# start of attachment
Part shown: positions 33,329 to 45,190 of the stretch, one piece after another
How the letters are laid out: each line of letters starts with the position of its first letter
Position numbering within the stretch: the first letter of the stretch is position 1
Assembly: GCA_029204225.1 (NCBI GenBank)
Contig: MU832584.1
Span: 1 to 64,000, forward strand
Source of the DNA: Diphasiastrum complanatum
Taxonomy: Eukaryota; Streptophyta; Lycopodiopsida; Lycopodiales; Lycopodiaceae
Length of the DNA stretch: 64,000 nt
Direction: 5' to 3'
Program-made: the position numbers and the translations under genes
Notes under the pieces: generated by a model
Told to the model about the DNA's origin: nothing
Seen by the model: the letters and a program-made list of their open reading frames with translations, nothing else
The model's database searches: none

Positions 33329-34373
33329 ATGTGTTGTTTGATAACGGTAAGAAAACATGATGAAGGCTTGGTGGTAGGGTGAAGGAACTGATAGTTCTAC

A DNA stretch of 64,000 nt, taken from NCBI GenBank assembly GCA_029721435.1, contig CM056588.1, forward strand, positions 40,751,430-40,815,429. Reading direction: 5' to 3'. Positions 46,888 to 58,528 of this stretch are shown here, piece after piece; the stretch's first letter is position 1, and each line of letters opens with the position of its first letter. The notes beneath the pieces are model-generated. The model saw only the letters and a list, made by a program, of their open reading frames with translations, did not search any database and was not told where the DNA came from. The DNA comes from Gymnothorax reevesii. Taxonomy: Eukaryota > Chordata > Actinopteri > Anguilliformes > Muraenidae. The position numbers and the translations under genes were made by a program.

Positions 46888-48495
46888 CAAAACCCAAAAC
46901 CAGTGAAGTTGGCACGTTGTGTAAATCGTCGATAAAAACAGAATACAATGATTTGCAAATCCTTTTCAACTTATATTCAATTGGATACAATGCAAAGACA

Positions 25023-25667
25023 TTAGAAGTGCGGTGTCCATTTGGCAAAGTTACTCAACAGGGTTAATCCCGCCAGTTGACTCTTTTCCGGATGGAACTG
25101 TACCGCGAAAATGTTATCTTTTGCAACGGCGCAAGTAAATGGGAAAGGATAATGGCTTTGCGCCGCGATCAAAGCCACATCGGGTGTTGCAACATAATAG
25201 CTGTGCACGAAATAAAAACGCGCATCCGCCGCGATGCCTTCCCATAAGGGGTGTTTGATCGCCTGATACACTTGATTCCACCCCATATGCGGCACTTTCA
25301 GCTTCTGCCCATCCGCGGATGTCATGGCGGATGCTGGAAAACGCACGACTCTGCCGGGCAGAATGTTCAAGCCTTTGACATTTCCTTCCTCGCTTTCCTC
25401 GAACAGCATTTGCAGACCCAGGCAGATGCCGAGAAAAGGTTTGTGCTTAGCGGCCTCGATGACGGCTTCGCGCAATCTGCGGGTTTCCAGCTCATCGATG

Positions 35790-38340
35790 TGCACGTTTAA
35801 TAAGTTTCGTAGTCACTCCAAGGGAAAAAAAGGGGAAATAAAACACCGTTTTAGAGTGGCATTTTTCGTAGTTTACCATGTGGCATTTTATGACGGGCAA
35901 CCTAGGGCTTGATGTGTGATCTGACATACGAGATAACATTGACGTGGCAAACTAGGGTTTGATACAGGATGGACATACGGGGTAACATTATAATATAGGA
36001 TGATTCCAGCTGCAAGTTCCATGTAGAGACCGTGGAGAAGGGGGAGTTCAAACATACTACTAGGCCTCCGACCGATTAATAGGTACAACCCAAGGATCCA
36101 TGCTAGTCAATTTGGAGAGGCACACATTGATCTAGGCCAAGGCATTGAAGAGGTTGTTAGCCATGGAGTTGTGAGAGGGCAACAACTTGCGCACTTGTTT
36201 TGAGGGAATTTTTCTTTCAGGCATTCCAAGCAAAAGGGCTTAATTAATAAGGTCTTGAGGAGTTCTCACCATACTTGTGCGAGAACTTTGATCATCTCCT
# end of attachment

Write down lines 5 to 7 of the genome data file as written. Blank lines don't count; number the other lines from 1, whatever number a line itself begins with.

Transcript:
Contig: MU832584.1
Span: 1 to 64,000, forward strand
Source of the DNA: Diphasiastrum complanatum